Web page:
(674b) Particle Targeting Using Antigen-Antibody Interaction for Pharmaceutical Application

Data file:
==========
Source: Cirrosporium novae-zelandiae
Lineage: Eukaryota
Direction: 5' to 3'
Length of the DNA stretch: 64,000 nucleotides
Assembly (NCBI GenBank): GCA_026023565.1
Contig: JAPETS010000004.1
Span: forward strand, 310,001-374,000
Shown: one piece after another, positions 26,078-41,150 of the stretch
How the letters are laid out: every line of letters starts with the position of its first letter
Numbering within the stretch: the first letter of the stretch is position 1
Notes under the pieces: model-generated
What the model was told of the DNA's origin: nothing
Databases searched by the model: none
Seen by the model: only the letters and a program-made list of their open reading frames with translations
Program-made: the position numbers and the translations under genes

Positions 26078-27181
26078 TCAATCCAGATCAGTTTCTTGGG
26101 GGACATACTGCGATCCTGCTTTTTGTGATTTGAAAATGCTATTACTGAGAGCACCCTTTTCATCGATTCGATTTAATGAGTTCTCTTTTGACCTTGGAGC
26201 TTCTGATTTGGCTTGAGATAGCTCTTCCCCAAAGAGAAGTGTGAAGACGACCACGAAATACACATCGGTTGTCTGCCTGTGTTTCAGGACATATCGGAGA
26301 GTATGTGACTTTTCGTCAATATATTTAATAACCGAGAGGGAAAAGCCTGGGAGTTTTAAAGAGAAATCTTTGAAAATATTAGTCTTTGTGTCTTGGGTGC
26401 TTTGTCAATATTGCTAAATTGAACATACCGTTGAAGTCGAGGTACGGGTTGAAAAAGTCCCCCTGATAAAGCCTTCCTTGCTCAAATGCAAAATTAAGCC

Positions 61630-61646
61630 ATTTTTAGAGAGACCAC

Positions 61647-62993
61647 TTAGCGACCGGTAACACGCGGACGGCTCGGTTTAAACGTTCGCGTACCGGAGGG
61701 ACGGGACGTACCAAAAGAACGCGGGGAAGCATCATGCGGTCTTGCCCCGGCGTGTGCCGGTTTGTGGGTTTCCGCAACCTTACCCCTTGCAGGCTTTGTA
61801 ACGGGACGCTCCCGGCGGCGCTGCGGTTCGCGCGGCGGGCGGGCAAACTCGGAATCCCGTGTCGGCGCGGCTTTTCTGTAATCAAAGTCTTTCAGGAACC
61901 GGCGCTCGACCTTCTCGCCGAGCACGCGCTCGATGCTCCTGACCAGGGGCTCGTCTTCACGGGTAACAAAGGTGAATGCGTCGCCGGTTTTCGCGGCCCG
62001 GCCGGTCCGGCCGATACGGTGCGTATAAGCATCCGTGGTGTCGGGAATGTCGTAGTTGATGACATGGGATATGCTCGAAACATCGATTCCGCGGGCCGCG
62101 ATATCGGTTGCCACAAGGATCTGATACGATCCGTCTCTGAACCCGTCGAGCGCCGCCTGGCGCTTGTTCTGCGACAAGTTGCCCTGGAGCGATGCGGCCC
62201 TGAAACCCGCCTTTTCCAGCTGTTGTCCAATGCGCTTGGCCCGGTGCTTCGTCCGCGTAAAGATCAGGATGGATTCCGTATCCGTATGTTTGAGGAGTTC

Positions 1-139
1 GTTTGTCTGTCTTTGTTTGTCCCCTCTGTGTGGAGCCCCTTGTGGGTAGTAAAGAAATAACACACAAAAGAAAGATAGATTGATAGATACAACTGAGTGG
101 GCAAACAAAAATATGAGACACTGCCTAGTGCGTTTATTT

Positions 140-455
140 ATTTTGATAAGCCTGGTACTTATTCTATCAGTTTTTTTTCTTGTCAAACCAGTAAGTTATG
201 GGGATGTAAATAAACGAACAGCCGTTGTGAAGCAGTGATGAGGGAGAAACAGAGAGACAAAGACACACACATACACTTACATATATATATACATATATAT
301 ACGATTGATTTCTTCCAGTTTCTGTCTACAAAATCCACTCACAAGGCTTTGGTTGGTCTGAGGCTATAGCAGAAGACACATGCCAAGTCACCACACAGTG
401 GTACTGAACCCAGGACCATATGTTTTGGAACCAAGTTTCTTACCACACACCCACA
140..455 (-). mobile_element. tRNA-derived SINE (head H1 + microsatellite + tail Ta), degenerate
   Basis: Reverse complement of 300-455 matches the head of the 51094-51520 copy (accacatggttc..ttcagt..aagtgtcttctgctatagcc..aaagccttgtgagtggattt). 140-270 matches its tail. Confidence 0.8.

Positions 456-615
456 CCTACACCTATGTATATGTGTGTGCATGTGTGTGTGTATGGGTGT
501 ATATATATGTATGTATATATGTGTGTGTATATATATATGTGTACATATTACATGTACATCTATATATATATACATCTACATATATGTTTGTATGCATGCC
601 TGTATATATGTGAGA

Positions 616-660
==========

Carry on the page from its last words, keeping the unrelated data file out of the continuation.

This work is concerned with the surface modification of fluorescent silica nanoparticles by a monoclonal antibody IgG-M75 and the specific binding of such particles to surfaces coated by the PG domain of carbonic anhydrase IX (CA IX). CA IX is a trans-membrane protein specifically expressed in stomach but its overexpression is also associated with several types of carcinomas. The adhesion strength of antibody-bearing silica nanoparticles to antigen-bearing surfaces was investigated under laminar flow conditions in a microfluidic cell and compared to the adhesion of unmodified silica nanoparticles and nanoparticles coupled with a nonspecific antibody. Adhesion to HT-29 cancer cells (cell line derived from colorectal carcinoma) using flow cytometry was also investigated and compared with the cell line NIH 3T3 (sarcoma cell line) which does not displayed CA IX on its surface. The specific modification of nano- and microparticles by an antibody-like protein appears to be a feasible approach for the targeting of tumor cells.